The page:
¶4 Subsequently, in Stauth v. National Union Fire Ins. Co. of Pittsburgh, 236 F.3d 1260, (10th Cir. 2001), the Tenth Circuit held that "notification to Insurers of the existence of the [underlying lawsuits], followed by the institution of the declaratory judgment action when coverage under the 1996 Policies was denied, would be all that was necessary to satisfy a 'proof of loss' requirement."4 Id. at 1265. By succeeding in the declaratory judgment action, Fleming was deemed the prevailing party under § 3629(B). Id. at 1266. See also Atain Specialty Ins. Co. v. Tribal Constr. Co., No. CIV-11-1379-D, 2013 WL 3776621 (W.D. Okla. July 17, 2013) (finding an insurer entitled to attorney fees pursuant to § 3629 after securing a declaratory judgment concluding it had no duty to defend or indemnify the insured.)5
¶5 We find the federal court decisions persuasive. Accordingly, JP Energy's motion for an appeal-related attorney's fee is granted. On remand, the trial court is directed to determine, in an adversarial hearing with notice, the amount of an attorney's fee to be awarded. 12 O.S.2011 § 696.4(C).
DONE BY ORDER OF THE SUPREME COURT IN CONFERENCE THIS 5th DAY OF FEBRUARY, 2018.
/S/CHIEF JUSTICE¶6 Combs, C.J., Gurich, V.C.J., Winchester, Edmondson, Colbert, Reif, JJ., concur. ¶7 Kauger, Wyrick, JJ., concur in part and dissent in part. Wyrick, J., concurring in part and dissenting in part.
"I would deny both fees and costs."
1 Several landowners in Payne County brought suit against JP Energy associated with a fire caused during work on the Great Salt Plains Pipeline.
2 In a reply brief filed on November 16, 2017, JP Energy withdrew its request for appellate costs.
3 The An-Son opinion quoted the following language from 7C Appleman, Insurance Law and Practice § 4691 (1979):
After all, the insurer had contracted to defend the insured, and it failed to do so. It guessed wrong as to its duty, and should be compelled to bear the consequences thereof. If the rule laid down by these courts [which have denied recovery] should be followed by other authorities, it would actually amount to permitting the insurer to do by indirection that which it could not do directly. That is, the insured has a contract right to have actions against him defended by the insurer, at its expense. If the insurer can force him into a declaratory judgment proceeding and, even though it loses such action, compel him to bear the expense of such litigation, the insured is actually no better off financially then if he had never had the contract right mentioned above. (emphasis added).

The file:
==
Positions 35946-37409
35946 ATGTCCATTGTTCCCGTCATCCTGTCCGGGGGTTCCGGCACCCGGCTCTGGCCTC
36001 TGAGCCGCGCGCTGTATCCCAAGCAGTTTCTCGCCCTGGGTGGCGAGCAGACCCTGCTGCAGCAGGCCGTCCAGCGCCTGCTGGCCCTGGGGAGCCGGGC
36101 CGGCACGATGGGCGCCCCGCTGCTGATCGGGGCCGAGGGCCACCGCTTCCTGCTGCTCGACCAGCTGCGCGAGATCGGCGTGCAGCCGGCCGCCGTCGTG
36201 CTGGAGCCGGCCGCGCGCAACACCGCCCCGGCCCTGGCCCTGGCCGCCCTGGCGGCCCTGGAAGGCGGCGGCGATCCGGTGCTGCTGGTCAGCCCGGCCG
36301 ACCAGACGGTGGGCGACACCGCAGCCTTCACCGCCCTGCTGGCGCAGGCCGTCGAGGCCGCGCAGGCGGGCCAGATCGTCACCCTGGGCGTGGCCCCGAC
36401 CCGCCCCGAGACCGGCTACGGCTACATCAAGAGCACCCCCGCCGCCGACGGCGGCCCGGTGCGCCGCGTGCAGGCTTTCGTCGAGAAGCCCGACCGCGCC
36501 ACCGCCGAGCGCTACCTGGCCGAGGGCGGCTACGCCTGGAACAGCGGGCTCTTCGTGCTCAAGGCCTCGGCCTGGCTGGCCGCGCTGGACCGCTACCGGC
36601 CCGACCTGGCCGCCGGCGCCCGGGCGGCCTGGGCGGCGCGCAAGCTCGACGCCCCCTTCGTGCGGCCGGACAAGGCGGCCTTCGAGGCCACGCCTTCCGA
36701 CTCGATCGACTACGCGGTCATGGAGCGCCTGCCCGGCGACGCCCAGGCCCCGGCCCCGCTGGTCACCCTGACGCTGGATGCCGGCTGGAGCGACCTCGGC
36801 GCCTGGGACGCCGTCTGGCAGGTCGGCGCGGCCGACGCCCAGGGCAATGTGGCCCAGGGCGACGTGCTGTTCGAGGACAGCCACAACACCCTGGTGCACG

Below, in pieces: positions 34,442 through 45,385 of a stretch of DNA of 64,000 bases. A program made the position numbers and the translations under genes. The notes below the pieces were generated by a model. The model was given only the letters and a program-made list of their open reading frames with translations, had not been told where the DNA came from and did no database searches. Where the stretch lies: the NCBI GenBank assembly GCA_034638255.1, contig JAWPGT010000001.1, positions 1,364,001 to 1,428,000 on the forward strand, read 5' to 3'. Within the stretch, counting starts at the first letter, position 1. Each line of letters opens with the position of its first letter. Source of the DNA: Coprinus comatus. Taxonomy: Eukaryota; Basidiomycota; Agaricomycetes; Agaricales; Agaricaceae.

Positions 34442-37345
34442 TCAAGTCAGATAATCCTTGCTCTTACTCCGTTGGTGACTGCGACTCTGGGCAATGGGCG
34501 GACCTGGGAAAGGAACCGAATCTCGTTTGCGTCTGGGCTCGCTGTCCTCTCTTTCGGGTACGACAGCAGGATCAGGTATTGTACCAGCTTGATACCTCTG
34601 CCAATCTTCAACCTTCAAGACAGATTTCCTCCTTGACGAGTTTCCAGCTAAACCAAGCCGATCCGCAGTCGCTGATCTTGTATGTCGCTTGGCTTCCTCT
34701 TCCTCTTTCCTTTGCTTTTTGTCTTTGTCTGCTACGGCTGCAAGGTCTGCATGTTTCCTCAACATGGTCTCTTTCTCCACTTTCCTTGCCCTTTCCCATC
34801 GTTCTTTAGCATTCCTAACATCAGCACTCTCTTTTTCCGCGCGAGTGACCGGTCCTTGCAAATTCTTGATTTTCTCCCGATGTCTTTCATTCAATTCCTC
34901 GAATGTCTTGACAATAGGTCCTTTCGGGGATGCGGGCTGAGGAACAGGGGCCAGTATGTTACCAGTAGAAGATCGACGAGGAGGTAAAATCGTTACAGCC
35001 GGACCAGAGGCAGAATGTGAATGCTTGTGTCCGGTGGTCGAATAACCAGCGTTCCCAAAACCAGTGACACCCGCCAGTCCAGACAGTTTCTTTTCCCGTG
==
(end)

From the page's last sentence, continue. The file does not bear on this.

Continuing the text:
4 Citing Shadoan v. Liberty Mut. Fire Ins. Co., 1994 OK CIV APP 182, ¶ 15, 894 P.2d 1140, 1144.
5 Atain asserted that the proof of loss requirement in § 3629 was met when the insured notifies the insurer of a lawsuit for which coverage is demanded, citing An-son, Stauth and Hambelton v. Canal Ins. Co., 405 P.App'x 321 (10th Cir.2001) (unpublished opinion) which quoted Dixson Produce, LLC v. Nat'l Fire Ins. Co. of Hartford, 2004 OK CIV APP 79, 99 P.3d 725.¶20. Ironically. counsel for Alterra in this case, who seeks to defeat JP Energy's request for attorney fees, also served as counsel for Atain which successfully sought and was awarded attorney fees.